Robert Learner Reviews the ATC SCM 11s

Bookmark and Share

by Robert Learner on February 27 '07


THOU SHALT NOT COMPRESS. Or uh, whoa!!!, as a pair of ATC SCM 11s ($2000), about the size and solidity of a cinder block (with similarly hard edges too), blasts My Morning Jacket’s live Okonokos to thrilling effect with no compression. And no signs of it imminent. Like my baby daughter when she’s pissed, there’s a disconnect between eye and ear. You can’t quite reconcile such a small package putting out so much volume...

Tough to find another speaker this size that recommends amps up to 300 watts. Yes, they’re inefficient and require more power than many similarly-sized speakers, but it’s indicative of extremely robust construction. Not surprising that a pro audio oriented company produces these -- in that world speakers are often used at high volumes for several hours a day; power handling, output and durability are thus high priorities.

The drivers in this two-way are ATCs own design. The mid-bass unit is unique -- a midrange dome nestled in a cone woofer. As with other ATCs that use this type of driver, the transparency through the middle is striking for a two-way. One suspects an advantage to not having a single cone handle the entire mid and low frequency spectrum.

The speaker also excels at bite and attack, but let’s backtrack to the facts. The SCM 11 measures 15”H x 8.3”W x 9.8”D, and weighs 19 pounds -- as noted almost exactly the size of a cinderblock and nearly 80 percent as heavy. The front baffle is curved to minimize diffraction, but all other edges are sharp. These are nicely veneered, plain-looking boxes -- wallflowers in looks but not performance. I used them primarily with my Meridian front end (598/G68) and Llano 200 wpc tube/ss hybrid amps in a medium-sized, acoustically treated room.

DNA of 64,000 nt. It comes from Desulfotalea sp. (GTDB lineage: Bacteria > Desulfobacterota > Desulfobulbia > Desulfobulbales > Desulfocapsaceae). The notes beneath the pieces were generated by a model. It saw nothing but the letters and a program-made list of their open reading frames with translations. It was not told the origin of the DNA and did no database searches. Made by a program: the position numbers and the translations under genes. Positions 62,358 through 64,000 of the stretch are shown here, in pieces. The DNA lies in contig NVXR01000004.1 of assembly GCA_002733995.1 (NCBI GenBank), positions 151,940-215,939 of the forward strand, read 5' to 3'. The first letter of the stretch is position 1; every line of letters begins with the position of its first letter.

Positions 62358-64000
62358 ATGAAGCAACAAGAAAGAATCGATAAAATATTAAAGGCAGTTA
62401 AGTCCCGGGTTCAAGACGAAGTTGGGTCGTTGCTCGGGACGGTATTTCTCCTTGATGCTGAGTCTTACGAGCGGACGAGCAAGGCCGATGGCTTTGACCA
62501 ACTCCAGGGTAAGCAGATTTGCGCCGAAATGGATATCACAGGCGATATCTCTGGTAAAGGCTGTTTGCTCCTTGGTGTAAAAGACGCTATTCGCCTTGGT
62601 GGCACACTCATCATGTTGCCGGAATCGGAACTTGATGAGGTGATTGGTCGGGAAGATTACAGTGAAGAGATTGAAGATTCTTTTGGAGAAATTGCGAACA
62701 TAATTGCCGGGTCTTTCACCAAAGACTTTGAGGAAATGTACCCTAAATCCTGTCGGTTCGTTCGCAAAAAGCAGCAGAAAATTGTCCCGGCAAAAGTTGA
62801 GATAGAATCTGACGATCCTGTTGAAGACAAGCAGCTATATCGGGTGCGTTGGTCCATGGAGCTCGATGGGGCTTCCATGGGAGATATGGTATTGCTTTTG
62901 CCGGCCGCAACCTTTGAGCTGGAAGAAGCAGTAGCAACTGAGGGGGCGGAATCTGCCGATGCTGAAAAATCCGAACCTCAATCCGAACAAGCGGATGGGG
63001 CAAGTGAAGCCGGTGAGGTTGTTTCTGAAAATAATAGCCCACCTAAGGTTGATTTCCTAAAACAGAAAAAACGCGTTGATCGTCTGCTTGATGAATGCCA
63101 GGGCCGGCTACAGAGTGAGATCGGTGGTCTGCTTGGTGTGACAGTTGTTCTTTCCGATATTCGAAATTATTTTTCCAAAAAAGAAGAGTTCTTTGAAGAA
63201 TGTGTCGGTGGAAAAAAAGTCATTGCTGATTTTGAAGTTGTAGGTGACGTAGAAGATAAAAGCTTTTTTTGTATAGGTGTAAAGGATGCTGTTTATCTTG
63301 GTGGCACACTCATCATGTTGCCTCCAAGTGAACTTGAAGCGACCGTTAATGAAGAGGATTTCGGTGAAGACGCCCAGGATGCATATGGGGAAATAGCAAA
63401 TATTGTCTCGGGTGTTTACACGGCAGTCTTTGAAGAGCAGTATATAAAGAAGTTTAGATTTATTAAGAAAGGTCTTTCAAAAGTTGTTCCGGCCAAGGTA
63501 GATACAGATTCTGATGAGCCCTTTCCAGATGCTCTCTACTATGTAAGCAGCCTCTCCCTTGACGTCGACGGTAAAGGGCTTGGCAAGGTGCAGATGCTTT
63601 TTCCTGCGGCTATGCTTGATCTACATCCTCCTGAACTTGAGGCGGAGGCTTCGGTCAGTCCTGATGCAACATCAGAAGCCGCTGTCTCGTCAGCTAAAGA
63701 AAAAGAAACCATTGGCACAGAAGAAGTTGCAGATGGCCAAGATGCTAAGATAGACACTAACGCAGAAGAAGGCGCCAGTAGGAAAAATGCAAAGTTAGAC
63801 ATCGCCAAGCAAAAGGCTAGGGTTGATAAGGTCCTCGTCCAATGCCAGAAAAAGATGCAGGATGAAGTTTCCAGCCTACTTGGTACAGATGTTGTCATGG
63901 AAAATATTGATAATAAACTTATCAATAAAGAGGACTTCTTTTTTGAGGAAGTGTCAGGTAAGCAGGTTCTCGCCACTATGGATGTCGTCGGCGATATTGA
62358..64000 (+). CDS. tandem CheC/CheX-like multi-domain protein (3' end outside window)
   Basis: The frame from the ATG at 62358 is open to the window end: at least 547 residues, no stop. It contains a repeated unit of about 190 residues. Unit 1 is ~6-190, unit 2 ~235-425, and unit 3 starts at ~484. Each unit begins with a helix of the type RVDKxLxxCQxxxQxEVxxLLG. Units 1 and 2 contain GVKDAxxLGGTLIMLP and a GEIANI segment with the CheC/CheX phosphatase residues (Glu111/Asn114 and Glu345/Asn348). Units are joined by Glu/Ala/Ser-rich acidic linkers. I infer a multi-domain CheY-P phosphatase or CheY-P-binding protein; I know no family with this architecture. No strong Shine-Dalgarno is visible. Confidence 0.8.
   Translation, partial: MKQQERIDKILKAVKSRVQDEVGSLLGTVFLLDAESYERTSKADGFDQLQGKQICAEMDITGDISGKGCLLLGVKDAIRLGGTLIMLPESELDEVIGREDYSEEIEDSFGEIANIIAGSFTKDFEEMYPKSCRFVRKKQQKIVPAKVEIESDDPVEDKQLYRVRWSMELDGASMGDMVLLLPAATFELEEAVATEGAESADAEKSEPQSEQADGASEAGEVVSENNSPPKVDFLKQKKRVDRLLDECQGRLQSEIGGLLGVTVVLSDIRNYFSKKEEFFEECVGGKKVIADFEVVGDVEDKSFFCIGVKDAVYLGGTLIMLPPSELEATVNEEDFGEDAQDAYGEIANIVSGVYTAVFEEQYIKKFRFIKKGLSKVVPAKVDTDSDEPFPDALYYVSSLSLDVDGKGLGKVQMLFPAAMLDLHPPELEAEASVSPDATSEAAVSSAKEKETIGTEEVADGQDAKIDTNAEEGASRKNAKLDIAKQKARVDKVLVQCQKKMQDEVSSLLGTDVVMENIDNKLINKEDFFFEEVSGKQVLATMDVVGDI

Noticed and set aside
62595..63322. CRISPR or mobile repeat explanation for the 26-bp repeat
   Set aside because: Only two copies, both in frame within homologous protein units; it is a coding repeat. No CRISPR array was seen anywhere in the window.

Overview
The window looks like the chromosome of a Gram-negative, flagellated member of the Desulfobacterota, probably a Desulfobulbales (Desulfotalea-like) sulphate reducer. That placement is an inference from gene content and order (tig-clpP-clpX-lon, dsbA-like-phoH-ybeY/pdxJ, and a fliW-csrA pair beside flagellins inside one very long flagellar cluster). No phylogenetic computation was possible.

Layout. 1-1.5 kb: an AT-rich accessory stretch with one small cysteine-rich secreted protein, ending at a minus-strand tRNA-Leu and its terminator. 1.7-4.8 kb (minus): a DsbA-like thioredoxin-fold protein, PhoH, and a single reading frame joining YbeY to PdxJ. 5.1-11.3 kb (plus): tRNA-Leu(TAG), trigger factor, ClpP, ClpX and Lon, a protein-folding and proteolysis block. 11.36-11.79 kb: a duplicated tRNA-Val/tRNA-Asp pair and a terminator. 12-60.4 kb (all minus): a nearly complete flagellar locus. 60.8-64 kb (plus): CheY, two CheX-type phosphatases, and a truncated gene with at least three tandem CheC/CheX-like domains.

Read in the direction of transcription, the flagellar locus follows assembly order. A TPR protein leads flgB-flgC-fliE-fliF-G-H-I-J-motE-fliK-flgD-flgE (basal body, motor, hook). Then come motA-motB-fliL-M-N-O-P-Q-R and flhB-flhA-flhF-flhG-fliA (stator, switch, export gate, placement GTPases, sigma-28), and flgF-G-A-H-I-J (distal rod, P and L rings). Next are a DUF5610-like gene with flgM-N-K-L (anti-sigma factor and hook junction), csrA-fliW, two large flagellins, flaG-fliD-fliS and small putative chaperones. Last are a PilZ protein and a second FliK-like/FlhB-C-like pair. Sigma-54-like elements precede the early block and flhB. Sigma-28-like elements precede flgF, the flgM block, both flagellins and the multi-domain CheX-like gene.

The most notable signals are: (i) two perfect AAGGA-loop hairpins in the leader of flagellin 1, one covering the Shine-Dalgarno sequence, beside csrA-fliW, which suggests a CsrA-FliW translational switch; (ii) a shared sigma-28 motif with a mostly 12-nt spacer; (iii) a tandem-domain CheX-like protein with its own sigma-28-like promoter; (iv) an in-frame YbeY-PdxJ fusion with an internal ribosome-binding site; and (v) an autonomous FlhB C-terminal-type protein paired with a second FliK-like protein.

THE SOUND: I’ve listened extensively to ATC active 10-2s, 20-2s, and now these passive SCM11s. If you can call transparency, detail and dynamics a house sound, the SCM11s are ATC all the way. It’s easy to think upon first listen that ATCs are tilted towards higher frequencies and a little lean-sounding, but this is largely a trick of their transparency and accuracy. There’s no mid-bass bloat or overhang, and no coloration that passes for warmth. They also fill out over time -- as I’ve found with the 20-2s, bass response improved after 100 hours or so of use.

On Wilco’s Yankee Hotel Foxtrot, the guitars on ‘Heavy Metal Drummer’ come through extremely clean and invigorating, though cymbals flirt with mild scratchiness. Female voices shine with clarity and detail, yielding edge-of-your-seat presence on well-engineered, intimate performances such as Feist’s Mushaboom and Shelby Lynne’s Suit Yourself. And though it can’t energize the air like a large speaker, the SCM11 goes deep enough to satisfyingly capture Leonard Cohen’s bottom-of-the-well baritone on Ten New Songs.

All speakers sound better at higher volumes, but the 11s more so than most. They don’t quite come to life until turn it up a bit. Do so, and you find excellent bass definition and punch for a speaker this size, as well as extraordinary dynamic capability. These things can swing thanks to rock solid driver and cabinet construction. Hesitation gives way to mad glee as you realize these small speaker seem to ask for more and more volume. The appeal and payoff is not simply loudness capability; rather it’s the sound of power. You hear it with amplified live music at any volume, and the 11s convey this better than any passive speaker I’ve yet heard at their size and price.